Sara lives three hours a way from her father, Rick, who was widowed several years ago.
Until recently, the distance between father and daughter was not a problem. Ever since her mother had died, Sara would make it a point to meet her dad at a restaurant located somewhere in the middle, or drive to his home with her family for an occasional Sunday or holiday visit.
This changed abruptly when Rick suffered the first of several minor strokes. He could no longer drive, so the regular dinners ended. Sara became more and more concerned about his health and while he always reassured her that he was fine, she continued to feel uneasy. In their phone calls, he would sound a little too subdued, a little less responsive. Whenever she visited him, she noticed how her once vibrant and energetic father, a man who was the life of the party, suddenly seemed to be moving much slower and had little energy. He didn’t seem that interested in her visiting, saying that he was tired and preferred she make it some other time. Things he once liked to do – like work in the garden or putter around in his workshop – he now avoided. She worried about whether he was taking proper care of himself, and if he would suffer another, and more serious, stroke.
Sara also found herself regularly on the phone with his doctor. She missed several days of work to drive Rick to the doctor, or simply to check up on him, days she could ill afford to lose.
She knew there was no way her father would ever agree to live with them or, God forbid, choose to give up the house and move into an assisted living facility – her father, after all, still cherished his independence. She felt like she was in a bind, and didn’t know where to turn.
Sara’s situation is hardly unique. Rather, it is the life of the long-distance caregiver. She, or he, living an hour or hundreds of miles away, whether the primary caregiver or the child, sibling, relative, or close friend responsible for the health and well-being of an aging or infirmed loved one, faces often difficult and complex challenges.
According to a study conducted by the National Alliance for Caregiving in collaboration with AARP, 15% of the estimated 34 million Americans who provide care to older family members can be considered long-distance caregivers, defined as living an hour or more away from their relative.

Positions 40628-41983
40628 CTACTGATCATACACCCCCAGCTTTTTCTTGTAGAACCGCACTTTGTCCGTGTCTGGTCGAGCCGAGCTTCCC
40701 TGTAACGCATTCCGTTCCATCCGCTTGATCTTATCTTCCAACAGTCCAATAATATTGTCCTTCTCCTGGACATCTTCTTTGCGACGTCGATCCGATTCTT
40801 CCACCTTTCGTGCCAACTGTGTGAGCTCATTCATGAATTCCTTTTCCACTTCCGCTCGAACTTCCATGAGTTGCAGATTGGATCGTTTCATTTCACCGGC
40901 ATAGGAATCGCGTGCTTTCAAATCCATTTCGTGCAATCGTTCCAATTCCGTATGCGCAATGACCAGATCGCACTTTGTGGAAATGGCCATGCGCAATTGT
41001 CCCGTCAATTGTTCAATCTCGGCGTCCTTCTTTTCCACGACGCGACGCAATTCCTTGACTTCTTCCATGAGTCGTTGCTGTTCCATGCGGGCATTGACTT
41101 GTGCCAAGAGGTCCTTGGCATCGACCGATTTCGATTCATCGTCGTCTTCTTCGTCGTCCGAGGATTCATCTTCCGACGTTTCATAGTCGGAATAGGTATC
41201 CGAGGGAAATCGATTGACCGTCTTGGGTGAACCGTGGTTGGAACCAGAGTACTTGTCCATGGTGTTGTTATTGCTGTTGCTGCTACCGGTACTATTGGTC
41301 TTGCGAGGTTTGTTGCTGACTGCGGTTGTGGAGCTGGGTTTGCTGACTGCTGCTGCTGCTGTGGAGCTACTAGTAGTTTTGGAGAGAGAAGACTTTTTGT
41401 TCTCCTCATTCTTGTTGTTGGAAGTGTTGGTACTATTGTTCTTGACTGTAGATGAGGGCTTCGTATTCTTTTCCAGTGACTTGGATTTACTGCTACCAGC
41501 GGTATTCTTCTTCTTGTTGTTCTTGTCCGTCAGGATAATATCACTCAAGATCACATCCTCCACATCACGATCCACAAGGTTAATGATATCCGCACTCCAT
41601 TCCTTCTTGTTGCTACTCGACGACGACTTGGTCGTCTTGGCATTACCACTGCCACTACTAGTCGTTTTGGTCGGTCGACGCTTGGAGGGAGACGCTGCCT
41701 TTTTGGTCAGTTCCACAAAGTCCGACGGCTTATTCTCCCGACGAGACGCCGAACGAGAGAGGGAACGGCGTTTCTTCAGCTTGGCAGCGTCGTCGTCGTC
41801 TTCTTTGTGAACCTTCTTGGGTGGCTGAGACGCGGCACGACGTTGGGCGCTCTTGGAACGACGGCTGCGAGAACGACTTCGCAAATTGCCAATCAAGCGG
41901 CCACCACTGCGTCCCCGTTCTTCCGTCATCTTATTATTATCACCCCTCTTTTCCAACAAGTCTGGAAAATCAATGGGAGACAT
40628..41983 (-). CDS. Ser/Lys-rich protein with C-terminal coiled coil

Living away from an aging parent can impact on one’s family life, finances, and career, not to mention emotional well being. It often requires long-distance caregivers to miss work to care for their relatives, manage and supervise paid care providers from a distance, and feel left out of decisions made by health care professionals or other family members who live closer.
What Can Be Done
No hard and fast answers will give these long-distance caregivers peace of mind. Each case is different. Yet, here are several things they should consider:
- If you are the primary caregiver, identify someone you can trust to be your eyes and ears when you’re not available. This may mean counting on a trusted neighbor or friend, or hiring a licensed home health care agency. Professional home care services can range from non-medical care (for companionship, shopping, cleaning, etc.) for several hours a week to live-in medical services (as provided by a trained home health aide), depending on the situation. Any agency being considered should include 24/7 on-call availability.
- Find senior resources located near the loved one to identify available programs. These may range from Meals on Wheels to adult day care programs. The process can begin by contacting the local Office of the Aging.
- Pull together a list of prescriptions and over-the-counter medications used by your loved one, including doses and schedules. With many elderly people simultaneously taking an average of six different prescription drugs and three or four over-the-counter products, they could be at risk for adverse interactions. This list should be provided to both the individual and the caregiver who sees them regularly.
- Make your visits count by looking for possible safety hazards in the relative’s home. Since visits are at a premium, take advantage of them by looking for accidents that are waiting to happen. This may include such problems as loose rugs, poor lighting, faulty steps, and unsafe clutter. It may also be time to install safety measures (such as grab bars in the shower or a higher toilet seat).
- Work with your parent on creating an advance directive stating his or her health care treatment preferences. This written document can help family members avoid conflicts that can occur should there be any disagreement over treatment decisions. It should include naming a surrogate decision maker (with the authority to make decisions should the individual become incapacitated to make them), acceptable treatment options, and steps to consider in the case of an emergency. This document, which can be changed over time, would be placed in the medical record and made available to all family and healthcare caregivers.
- Consider the use of a Personal Emergency Response System. This provides the loved one with a pendant, to be worn at all times, that will trigger a call to an emergency vehicle and the caregiver should he or she fall or become ill.
For Sara and others, these recommendations can provide some peace of mind. This, after all, is life as we know it in a world that has both grown smaller and resulted in families living further apart.